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When Your Job Feels Like a Slog

When Your Job Feels Like a Slog

When Your Job Feels Like a Slog

When Your Job Feels Like a Slog

Feeling like a grump at work? Can’t get yourself out of a negative headspace?

This is a problem! You can’t pitch opportunities and possibilities as a leader with a head full of apathy, or worse . . . negativity!

You can’t control other people’s behaviours. The only thing you can control is how you show up at work.

Here are 5 things you can do right now to get yourself groovin’ with possibilities again.

  1. SING—Crank the radio on the way to work. Put on your favorite “feel good” song and belt it out, baby! You’ll feel better, you’ll get those endorphins moving, and you’ll be ready for anything when you hit the office.
  2. Go for a walk—If you’re stuck in a rut, get outside and get some air. Clear your head, and let the ideas and solutions flow. Take a break from your desk, from the people around you. What’s your gut telling you about the problem? Trust yourself to give you the answer you need.
  3. Call a colleague—Book lunch (or drinks!) with a friend in the not-for-profit sector. Share your challenge. Ask for advice, and be sure to LISTEN to what they suggest. Talking things through is a great way to find some traction on your problem.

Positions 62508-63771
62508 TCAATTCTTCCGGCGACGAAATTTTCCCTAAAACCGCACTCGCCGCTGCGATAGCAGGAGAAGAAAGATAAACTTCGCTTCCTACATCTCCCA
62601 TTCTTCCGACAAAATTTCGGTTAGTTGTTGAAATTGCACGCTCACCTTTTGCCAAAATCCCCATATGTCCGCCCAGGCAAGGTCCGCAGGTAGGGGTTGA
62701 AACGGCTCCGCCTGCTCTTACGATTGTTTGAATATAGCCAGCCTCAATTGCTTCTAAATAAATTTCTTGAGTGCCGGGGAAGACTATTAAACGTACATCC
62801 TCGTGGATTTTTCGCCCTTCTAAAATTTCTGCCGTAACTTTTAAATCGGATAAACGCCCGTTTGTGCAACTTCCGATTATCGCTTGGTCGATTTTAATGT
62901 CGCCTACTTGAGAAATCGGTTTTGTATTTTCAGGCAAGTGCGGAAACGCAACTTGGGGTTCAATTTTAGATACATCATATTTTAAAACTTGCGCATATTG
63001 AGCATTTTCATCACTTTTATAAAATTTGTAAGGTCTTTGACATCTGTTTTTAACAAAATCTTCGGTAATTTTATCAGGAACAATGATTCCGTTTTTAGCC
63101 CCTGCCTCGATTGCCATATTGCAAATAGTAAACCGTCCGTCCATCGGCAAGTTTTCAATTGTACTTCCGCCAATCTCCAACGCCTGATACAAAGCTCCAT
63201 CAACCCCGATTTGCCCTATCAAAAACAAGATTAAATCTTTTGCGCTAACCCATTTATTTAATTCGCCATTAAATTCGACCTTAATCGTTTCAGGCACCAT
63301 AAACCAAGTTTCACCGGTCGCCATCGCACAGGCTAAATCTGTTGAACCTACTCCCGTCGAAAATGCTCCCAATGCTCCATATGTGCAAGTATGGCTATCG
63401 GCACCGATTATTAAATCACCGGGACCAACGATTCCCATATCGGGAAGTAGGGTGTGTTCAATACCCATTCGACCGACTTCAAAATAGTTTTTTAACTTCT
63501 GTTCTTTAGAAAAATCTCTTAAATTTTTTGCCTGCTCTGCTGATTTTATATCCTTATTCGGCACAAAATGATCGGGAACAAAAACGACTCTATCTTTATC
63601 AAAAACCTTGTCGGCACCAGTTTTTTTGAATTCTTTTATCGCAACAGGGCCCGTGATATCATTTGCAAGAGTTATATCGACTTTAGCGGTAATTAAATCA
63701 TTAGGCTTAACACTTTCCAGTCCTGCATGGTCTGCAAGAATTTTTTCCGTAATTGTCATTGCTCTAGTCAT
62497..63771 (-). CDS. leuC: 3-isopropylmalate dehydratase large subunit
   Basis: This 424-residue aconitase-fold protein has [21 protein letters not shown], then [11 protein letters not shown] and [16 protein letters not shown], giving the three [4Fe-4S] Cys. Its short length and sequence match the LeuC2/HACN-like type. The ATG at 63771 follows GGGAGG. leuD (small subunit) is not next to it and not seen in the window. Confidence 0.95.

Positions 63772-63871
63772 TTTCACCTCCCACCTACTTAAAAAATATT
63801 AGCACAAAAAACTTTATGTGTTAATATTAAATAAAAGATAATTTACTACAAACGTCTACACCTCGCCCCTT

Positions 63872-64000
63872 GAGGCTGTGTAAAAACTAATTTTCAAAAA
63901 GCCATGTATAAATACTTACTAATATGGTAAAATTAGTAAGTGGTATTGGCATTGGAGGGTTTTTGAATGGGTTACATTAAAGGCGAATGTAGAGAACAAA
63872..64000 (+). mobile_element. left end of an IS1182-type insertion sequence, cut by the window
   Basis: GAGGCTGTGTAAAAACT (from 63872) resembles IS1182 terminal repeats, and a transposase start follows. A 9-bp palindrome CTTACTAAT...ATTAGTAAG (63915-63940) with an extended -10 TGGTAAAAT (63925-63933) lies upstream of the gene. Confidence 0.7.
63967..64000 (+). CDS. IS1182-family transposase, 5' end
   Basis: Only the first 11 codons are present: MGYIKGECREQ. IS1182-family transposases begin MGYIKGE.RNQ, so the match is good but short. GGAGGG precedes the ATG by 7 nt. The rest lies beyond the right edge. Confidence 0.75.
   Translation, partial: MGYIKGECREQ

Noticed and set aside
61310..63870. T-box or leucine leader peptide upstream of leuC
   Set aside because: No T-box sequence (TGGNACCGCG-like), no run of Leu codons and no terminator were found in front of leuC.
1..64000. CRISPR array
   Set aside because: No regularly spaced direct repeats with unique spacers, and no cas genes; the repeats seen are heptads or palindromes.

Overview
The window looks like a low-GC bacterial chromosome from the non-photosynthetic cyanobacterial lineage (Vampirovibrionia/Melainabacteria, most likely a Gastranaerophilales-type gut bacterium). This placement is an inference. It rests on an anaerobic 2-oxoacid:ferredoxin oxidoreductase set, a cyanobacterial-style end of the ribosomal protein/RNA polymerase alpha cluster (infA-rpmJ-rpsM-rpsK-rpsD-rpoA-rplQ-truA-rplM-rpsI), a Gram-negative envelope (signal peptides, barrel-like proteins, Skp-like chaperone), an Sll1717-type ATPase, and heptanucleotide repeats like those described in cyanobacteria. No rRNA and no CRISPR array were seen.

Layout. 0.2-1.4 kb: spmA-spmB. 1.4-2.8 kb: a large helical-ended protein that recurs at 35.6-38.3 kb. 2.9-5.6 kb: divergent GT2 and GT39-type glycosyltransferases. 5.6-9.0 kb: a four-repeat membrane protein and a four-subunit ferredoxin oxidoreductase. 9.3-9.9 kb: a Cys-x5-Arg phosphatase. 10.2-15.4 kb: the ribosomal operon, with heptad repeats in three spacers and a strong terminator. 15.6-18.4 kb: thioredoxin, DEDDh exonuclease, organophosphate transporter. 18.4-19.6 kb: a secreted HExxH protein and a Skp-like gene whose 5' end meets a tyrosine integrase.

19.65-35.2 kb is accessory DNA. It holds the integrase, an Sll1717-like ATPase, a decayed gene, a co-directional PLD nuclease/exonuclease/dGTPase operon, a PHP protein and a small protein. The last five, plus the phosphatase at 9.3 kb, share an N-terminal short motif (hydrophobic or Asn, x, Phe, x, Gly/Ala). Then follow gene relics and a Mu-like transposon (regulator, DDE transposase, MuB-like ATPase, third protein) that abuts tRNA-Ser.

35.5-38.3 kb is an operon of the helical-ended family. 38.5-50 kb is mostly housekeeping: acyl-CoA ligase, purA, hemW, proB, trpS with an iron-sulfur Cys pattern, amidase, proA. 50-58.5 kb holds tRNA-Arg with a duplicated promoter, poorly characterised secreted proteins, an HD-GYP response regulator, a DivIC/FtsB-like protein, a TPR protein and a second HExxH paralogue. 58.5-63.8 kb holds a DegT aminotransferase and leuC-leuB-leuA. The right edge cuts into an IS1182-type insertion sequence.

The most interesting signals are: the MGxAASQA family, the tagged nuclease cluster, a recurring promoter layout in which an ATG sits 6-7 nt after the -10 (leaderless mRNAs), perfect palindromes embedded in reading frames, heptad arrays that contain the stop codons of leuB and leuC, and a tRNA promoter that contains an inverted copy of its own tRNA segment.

4. Take a day off—Sometimes the best thing to do with a problem is to step away. If you can’t take today off, then book a day in your calendar that you CAN take off. Something in the near future. Plan what you’re going to do and start looking forward to it. Use that day as a “hook” to get a few things accomplished in the office. (i.e. “When I get X done, I’m going to reward myself by doing Y.”)
  5. Be creative—This is my personal favorite way to get re-invigorated. What artsy thing do you love to do . . . but haven’t been doing since you got your not-for-profit job. Painting? Drawing? Knitting? Sewing? Gardening? Find something to completely immerse yourself in. You’ll feel refreshed and revitalized.



Your headspace matters.

You can’t control how others show up at work, but you sure as heck can control how YOU show up.
Own it.

Find a way to get out of your slump. And when you’re out of the slump, reflect back.

  • What was it that triggered your apathy?
  • Can you see a pattern there?
  • How can you change this pattern for next time?